In the past five years, traditional publishing has seen tremendous innovation and reinvention, and, at the same time, more and more publishing-related opportunities can be found in the startup world than ever before. The skills necessary to succeed in today’s book business are changing at breakneck pace, so we checked in with universities offering master’s degrees in publishing to see who today’s students are, what they’re studying, and where they’re finding work.
A Class Portrait
At New York City’s Pace University Publishing Program (which celebrates its 30th anniversary in 2015), enrollment numbers run from 100 to 121 students per year, with 50 to 60 graduates annually. NYU’s student body consists of between 115 and 140 students, and these numbers have grown over the last five years, according to Andrea Chambers, director of NYU’s Center for Publishing, Digital and Print Media. The number of graduates has also increased at Rosemont College (in Rosemont, Pa.) in the same period: in 2009, the program graduated 17 students, while in 2015, the university expects 21 graduates. Enrollment was up at Boston’s Emerson College, as well. There are 119 students in the program this year, up from 90 in 2009.
Not surprisingly, most students in the publishing programs of the universities that spoke with PW are women. At present, 75% of Pace graduate students are women, and an even larger portion of the student body is made up of women at Oregon’s Portland State University (80%), Emerson (82%), NYU (85%), and Rosemont (86%).
Gender and racial diversity across the industry has been a major point of conversation in publishing this year, especially with the growth of the grassroots #WeNeedDiverseBooks campaign, which advocates more diversity in children’s literature. According to the universities PW talked to, diversity is also a prime concern in graduate publishing programs. “Diversity in our student body is very much a priority,” Chambers says. “Not only do we participate in domestic diversity recruitment events for women and minorities, but we also participate in various recruitment activities aimed at attracting international students.”
Pace reported that 50% of its current publishing program students are white, and 50% are nonwhite (with 12% of the student body hailing from outside of the U.S.). At Rosemont, 16% of the student population is nonwhite. NYU does not release enrollment statistics on ethnicity. Per Henningsgaard, director of publishing at PSU, admits that, despite being a priority, achieving diversity among the program’s student body remains a hurdle. The incoming class this year at PSU are 90% white and 10% persons of color. “Diversity in the student body is something we think a lot about, but I’d be lying if I said we’d figured out how to target our recruitment practices to attract a diverse student body,” Henningsgaard says. “Probably our most effective technique for recruiting a diverse student body is for [PSU’s student-run] Ooligan Press to publish books that speak to the issue of diversity.” He notes that Ooligan titles such as Untangling the Knot: Queer Voices on Marriage, Relationships & Identity, due out in early 2015, and Dreams of the West: The History of the Chinese in Oregon, 1850–1950 generate publicity and give the university an opportunity to write about “issues that are presumably important to that diverse student body we’re attempting to attract” across social media.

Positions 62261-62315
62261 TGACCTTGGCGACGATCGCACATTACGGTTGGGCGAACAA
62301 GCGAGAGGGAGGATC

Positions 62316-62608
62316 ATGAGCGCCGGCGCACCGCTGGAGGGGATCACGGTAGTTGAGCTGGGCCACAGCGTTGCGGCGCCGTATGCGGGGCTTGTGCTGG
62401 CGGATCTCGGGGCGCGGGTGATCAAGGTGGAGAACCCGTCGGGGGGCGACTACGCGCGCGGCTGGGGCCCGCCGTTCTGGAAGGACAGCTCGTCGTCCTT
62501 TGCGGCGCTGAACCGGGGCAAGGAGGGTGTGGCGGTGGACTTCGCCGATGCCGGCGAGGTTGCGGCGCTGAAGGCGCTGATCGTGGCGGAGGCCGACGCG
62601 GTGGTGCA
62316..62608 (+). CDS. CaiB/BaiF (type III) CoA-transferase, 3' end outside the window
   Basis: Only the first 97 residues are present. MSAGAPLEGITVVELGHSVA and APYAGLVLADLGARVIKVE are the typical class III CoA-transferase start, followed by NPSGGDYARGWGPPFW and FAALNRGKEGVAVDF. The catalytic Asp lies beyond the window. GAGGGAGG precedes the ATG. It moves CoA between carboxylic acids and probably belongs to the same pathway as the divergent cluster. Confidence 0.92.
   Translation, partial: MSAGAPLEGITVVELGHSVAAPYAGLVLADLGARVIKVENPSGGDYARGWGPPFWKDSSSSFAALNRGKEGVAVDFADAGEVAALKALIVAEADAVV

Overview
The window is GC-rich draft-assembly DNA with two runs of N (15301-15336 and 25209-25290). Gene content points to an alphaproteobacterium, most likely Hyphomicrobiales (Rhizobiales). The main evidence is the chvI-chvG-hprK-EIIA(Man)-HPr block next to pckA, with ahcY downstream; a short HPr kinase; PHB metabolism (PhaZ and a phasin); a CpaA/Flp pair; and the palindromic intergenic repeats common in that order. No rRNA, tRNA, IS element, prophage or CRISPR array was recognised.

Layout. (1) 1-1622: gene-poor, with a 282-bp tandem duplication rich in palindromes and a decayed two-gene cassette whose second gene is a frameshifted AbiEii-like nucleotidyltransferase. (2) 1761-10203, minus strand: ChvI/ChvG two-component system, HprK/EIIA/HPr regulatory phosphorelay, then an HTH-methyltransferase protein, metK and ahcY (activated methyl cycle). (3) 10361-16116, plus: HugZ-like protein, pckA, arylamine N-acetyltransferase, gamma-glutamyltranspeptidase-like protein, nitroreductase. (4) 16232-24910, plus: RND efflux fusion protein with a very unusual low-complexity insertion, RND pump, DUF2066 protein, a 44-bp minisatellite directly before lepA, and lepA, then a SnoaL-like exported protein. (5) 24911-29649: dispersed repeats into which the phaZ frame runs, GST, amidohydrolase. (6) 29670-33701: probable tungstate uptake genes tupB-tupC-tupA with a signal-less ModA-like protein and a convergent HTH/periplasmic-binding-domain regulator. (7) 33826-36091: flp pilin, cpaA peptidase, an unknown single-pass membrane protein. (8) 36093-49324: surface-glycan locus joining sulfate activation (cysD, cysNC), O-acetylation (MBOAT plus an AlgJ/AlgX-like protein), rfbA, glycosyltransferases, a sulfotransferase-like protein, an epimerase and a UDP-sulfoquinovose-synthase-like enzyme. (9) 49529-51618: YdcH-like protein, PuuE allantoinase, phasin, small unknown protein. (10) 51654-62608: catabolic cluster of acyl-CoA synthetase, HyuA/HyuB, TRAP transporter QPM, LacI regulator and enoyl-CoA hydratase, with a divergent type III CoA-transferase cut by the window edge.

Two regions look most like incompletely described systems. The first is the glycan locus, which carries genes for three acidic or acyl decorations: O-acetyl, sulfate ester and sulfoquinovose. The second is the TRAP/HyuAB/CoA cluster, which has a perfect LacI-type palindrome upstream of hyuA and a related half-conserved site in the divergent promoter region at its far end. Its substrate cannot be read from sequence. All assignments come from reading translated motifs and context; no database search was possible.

Lisa Diercks, associate professor and program director at the master’s publishing program at Emerson, calls diversity a “campus-wide” goal. “My own multiracial heritage gives me something of a personal interest in making any incoming class as diverse and inclusive as
possible,” she says. “Exposure to different perspectives cannot help but enrich everyone’s experience, inside the classroom and out in the world.”
What’s on the Books
Rosemont’s publishing program offers four areas of study: the business of publishing, children’s and YA publishing, design, and editorial. Each student can focus on up to two areas. Anne Willkomm, the director of Rosemont’s graduate publishing program, says that roughly 35% of students focus on two concentrations, but that this figure shifts from year to year. Currently, 66% of students focus on editorial. The business and children’s/YA concentrations each claim 27% of the student body, and 17% focus on design.
At Emerson, students don’t declare concentrations but can focus study according to their fields of interest. The program encompasses magazine publishing, but 75% of students opt to pursue book publishing, 11% study magazine publishing, 8% focus on electronic publishing, and 5% don’t select an area.
According to Sherman Raskin, director of the publishing program at Pace, students study “all aspects” of publishing: books, magazines, and digital publishing—and, in books, they can concentrate on editing, design, digital, or marketing. Raskin says that Pace students currently show a “strong interest” in digital publishing.
“Publishing is changing, and we are, too,” Chambers notes, adding that NYU has, naturally, “greatly” increased its focus on digital media. “The industry demands this, and the students request this knowledge in a hands-on, sometimes lab-based format.” In response, the university has added courses in digital financials, e-book business models, writing and editing for the Web, social media marketing, and the role of video in publishing. “Increasingly, hiring managers tell us that they value highly targeted digital skills, and we want to be sure our students are proficient in as many digital functions as possible,” Chambers says.